St. Ed’s senior Zion Atwater was a very talented and respected member of the volleyball team in the fall, and basketball team in the winter, basically leaving the spring for pursuits other than sports. This year, however, she decided to finish high school with a flourish by sharing one final and lasting athletic experience with people close to her.
“I played lacrosse in middle school, seventh grade, and I decided to pick it back up my senior year,” Atwater said. “The coach (Rick Cassara) came to me and said the team needed more defense. A lot of the other players also encouraged me to play. All of the seniors on the team were my friends and I thought it would be great to join them for one last hurrah.”
Lacrosse in the spring of 2020 lasted but four games. It was going to be an encore for Atwater, a last chance to represent St. Ed’s in a recreational activity with classmates and friends. Maybe something memorable would happen to put a smile on her face years from now.
Something did indeed happen, but of an entirely different nature than anticipated, and it came with a guarantee that this period of her life will be remembered forever.
“I see my friends every now and then, but my mom is trying to keep the house on lockdown,” Atwater told us via FaceTime. “Everyone I talk to is pretty upset that we can’t spend as much time together as we used to be able to, especially at school. Everyone is pretty bummed out about how our senior year is going.
“For the most part people are trying hard to look on the brighter side of things, and not dwell on the more upsetting aspects of the situation. We are all trying to be as positive as we can possible be.
“Being separated from everyone gives me a little preview of what college life is going to be like. Of course, I’m not going to see my friends every day at school like I used to, so I guess this whole situation is preparing all of us for that. It’s making us realize that this is the reality next year when we are all away from each other. So a lot of us are just trying to cherish the time we have remaining together, even if it is social distancing from each other.”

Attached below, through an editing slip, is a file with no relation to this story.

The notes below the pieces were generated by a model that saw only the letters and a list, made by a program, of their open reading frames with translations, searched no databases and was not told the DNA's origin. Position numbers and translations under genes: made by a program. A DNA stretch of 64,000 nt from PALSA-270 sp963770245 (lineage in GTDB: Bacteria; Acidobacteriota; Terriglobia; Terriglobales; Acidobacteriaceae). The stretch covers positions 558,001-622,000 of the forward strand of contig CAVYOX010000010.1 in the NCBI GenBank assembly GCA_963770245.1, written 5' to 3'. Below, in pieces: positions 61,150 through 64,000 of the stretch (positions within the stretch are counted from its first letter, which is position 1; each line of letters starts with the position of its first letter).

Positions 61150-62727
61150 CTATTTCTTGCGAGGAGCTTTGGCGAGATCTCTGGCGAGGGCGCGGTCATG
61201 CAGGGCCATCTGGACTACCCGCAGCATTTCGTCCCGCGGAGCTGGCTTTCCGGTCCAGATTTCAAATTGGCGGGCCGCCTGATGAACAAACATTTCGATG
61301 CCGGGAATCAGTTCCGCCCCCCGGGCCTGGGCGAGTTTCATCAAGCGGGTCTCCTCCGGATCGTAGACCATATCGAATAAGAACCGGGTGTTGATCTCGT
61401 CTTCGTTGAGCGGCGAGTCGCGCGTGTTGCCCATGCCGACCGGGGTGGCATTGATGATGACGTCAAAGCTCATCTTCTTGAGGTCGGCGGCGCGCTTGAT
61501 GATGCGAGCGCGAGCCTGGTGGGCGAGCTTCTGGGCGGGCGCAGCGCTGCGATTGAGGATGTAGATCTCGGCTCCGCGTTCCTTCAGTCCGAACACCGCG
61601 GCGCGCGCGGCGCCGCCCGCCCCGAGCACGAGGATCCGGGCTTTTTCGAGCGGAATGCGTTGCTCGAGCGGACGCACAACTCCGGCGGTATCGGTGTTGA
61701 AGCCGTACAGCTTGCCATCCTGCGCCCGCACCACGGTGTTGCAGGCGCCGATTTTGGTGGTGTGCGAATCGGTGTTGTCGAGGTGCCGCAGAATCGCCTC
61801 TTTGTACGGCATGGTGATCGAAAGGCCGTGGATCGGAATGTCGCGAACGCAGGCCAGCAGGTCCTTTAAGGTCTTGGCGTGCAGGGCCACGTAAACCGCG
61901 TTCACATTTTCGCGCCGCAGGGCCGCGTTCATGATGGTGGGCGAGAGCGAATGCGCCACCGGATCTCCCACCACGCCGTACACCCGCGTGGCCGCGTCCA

Imagine that. A high school senior looking forward to graduating and making the transformative leap to the University of Colorado is instead talking of “quarantining and self-isolating.”
“Right now, it’s me, my mom, my dad, and my brother staying in the house,” she said, finding some gaps in the day for self-reflection. “We are holding up pretty well. We’ve been spending a lot of time together. I’m also trying to exercise as much as I can and keep up with all of my classes.
“Obviously this whole situation is very unfortunate. If I was a junior right now I wouldn’t be as upset. There is a lot of stuff that we are going to be missing, a lot of traditions that seniors typically do. The possibility of those things not happening is pretty high, as a matter of fact I think it’s final. I don’t even know if we are going to have graduation. Missing out on those classic and pivotal events has been a hard concept for me to grasp.”
The school shutdown was initially thought to be temporary, maybe lasting only a week or two. Incremental extensions have turned mildly annoying uncertainty into jolting resignation. For soon-to-be college freshmen, more clouds have formed on the immediate horizon.
Atwater structured a college curriculum to conform with a desire to take her love for music to the business level. At this point, however, flexibility is what everyone is majoring in.
“I don’t think anyone back in the fall would have guessed this would happen,” she said. “St. Edward’s seems to be doing the best they can (with online education). Obviously, you’re going to have setbacks if something gets glitched, and that in-person connection with teachers was something I always valued. But they tell us to stay strong and do the best we can. I’m thankful to have that kind of support.
“I plan on studying multimedia production at Boulder. I was supposed to visit the campus in early April, but everything is shut down.
“We have been getting emails giving us updates on the situation. There are a lot of different possibilities being discussed because nobody knows where this virus is going. It’s hard to plan out anything. If the situation gets even worse, there’s a possibility of having to start my first semester in the spring of 2021, instead of this fall. But we are getting updates and words of encouragement, which have been really helpful.”